Sisters of St. Joseph of CarondeletOctober 17, 2017

Earth Concerns News

Troy Is a Treasure Trove by Sister Lin Neil, CSJ


Troy is a treasure trove! It is amazing what people put on the curb for trash. So far I have picked up a lovely, wooden, four-legged stool, a new-looking area rug (this from a trusted neighbor), a fine laundry basket, a door for our shed, a floor lamp and a plastic carry all. Of course, there are other folks looking through the disguised treasures. Then along comes the trash truck, and everything else goes to the landfill in Colonie.

When I lived at St. Pius I used to go monthly to the landfill (aka dump) to do our recycling. The large dump trucks (hence the old-fashioned term, dump) would roll up the hill and disgorge themselves. Mounds of our garbage rolled into Mother Earth. It saddens me that we haven=t found more creative ways to deal with trash. Humankind has been digging holes and inserting junk for thousands of years. The first recorded dump was in Athens in 500 BC. Then, most of that junk was biodegradable. Now we have all kinds of things that take thousands of years to biodegrade and give off nasty chemicals and toxins in the process. For example, paper which accounts for 40 percent of landfills takes decades to degrade. Newspapers of the 60s are still readable today!

There are some real efforts being made to stem the tide, but we Americans generate about 1,620 pounds of trash per person, per year (EPA). We use about fourteen billion trash bags or 425 bags per person, per year. The sheer volume makes this problem a daunting one! There are hundreds of statistics about landfills: the land they eat up, the toxins they emit, the way they pollute ground water. This problem can make us feel totally overwhelmed.

The whole issue may be reduced to two simple pictures that we can juxtapose when we get ready to throw something into the garbage. Can we stop and imagine where the trash will land? (in the belly of Mother Earth) Can we see the heaps of trash? Can we feel toxins seeping into water and escaping into the air?

Secondly, can we stop and pause, look at the item that we=re dumping and ask ourselves, ADoes this piece have another use? Can I save this for The Priory garage sale or a Salvation Army Thrift Shop? Actually, we can back up from that scenario and picture ourselves buying a product. Do I really need the particular product? Is the packaging way out of proportion in volume to the product? Precycling is a great habit. Precycling is choosing products based on their quality and on how much packaging and what type of packaging is used. In 1989 it was estimated that Americans used 190 pounds of plastics per person; about 60 pounds of that plastic was discarded as soon as the package was opened! How many uses will I get out of this product before it will be thrown away? Lately, there has been a rash of disposable cleaning items: Swiffers, furniture-polish sheets, kitchen cleanups, toilet-bowl cleaners; the list seems endless. Can we make other choices?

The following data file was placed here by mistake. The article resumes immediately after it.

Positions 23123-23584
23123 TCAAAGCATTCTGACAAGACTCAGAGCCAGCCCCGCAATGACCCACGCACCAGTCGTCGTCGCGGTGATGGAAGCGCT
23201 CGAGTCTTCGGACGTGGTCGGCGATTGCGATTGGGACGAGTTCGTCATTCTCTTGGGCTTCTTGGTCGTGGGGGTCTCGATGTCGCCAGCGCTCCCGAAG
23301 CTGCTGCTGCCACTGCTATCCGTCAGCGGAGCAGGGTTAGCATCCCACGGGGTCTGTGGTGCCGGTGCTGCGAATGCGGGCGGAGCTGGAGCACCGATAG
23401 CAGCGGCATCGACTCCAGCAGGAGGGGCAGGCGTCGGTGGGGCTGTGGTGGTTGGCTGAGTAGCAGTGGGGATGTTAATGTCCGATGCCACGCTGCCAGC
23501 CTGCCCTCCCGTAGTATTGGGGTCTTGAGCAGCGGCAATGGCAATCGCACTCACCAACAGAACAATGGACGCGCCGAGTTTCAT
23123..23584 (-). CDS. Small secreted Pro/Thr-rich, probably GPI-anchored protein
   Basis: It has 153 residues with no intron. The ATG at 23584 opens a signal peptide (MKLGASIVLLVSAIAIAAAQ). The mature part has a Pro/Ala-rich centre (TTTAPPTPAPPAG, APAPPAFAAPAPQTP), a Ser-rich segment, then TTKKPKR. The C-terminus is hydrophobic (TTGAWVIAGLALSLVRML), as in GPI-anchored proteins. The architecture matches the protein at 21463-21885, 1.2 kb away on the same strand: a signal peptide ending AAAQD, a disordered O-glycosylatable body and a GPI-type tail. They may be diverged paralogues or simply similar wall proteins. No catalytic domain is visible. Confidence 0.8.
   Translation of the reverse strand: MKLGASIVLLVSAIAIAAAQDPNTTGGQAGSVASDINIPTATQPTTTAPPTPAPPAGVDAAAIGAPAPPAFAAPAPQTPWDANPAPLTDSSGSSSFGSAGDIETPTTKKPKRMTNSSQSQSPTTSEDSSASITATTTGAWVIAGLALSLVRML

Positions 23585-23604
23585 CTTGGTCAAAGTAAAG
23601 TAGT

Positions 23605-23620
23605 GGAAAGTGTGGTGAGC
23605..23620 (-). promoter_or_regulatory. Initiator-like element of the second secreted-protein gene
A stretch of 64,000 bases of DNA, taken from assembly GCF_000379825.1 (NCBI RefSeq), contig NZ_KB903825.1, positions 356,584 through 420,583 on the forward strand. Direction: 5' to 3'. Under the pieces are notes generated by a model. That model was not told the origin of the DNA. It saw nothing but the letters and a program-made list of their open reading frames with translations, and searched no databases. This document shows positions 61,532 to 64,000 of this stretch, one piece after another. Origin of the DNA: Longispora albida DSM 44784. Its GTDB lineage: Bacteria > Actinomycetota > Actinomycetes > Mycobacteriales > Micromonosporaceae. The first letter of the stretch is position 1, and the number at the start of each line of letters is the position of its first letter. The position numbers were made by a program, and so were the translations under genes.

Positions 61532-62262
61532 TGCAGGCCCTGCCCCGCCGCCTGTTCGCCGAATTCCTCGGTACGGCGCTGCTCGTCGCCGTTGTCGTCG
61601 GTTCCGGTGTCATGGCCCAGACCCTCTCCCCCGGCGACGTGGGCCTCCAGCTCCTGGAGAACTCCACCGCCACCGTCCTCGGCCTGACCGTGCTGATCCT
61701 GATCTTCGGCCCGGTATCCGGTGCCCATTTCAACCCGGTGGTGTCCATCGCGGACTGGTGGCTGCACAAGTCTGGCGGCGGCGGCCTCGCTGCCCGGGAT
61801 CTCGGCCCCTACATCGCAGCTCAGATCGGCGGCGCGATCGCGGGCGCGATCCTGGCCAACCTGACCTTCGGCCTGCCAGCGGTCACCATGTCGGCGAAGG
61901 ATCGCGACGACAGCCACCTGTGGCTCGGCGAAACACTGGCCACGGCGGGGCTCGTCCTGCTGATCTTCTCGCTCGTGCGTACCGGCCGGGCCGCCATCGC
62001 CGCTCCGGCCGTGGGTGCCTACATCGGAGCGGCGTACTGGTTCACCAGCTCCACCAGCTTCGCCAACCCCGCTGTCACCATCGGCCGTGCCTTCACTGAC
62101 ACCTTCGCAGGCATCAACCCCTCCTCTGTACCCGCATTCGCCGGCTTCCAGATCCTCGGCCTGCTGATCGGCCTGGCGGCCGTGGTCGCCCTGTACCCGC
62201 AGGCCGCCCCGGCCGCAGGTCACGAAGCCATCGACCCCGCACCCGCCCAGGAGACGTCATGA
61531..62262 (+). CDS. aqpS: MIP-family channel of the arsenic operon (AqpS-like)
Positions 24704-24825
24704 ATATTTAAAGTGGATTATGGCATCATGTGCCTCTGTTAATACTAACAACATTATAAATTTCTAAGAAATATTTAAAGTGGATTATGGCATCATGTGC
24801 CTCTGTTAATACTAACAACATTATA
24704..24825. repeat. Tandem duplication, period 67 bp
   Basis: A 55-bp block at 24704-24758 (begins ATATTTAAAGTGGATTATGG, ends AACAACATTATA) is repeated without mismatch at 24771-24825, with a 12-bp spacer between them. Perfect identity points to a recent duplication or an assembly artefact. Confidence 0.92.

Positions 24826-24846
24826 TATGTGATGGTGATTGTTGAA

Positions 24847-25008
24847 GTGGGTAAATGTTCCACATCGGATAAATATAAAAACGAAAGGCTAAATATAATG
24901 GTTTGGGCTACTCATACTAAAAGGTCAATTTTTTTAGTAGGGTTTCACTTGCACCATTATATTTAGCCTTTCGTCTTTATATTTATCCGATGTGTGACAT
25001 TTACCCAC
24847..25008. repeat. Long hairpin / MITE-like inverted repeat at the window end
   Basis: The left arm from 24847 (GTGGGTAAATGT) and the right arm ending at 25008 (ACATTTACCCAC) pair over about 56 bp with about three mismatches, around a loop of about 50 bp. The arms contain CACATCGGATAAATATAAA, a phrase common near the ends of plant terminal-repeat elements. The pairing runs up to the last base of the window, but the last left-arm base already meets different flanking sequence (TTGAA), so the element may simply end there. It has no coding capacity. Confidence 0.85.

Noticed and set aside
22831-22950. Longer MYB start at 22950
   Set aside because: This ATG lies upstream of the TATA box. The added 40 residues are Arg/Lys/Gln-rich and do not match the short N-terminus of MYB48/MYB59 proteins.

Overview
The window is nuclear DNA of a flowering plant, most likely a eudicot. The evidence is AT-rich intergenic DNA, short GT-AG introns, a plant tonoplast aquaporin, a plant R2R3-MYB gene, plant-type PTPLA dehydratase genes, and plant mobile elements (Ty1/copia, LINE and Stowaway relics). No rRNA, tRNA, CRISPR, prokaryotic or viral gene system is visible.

In solid-waste management there is a hierarchy. At the top of the pyramid is source reduction and reuse, followed by recycling and composting and then incineration and landfilling. It would be a great accomplishment to be at the top of this hierarchy!

Reduce, reuse, recycle. It=s a mantra that we need to say daily. There are some creative places to visit in order to discover other uses for materials: www.throwplace.com,

www.nrdc.org, and www.epa.gov/epahome/search.html.

 

(September 2005)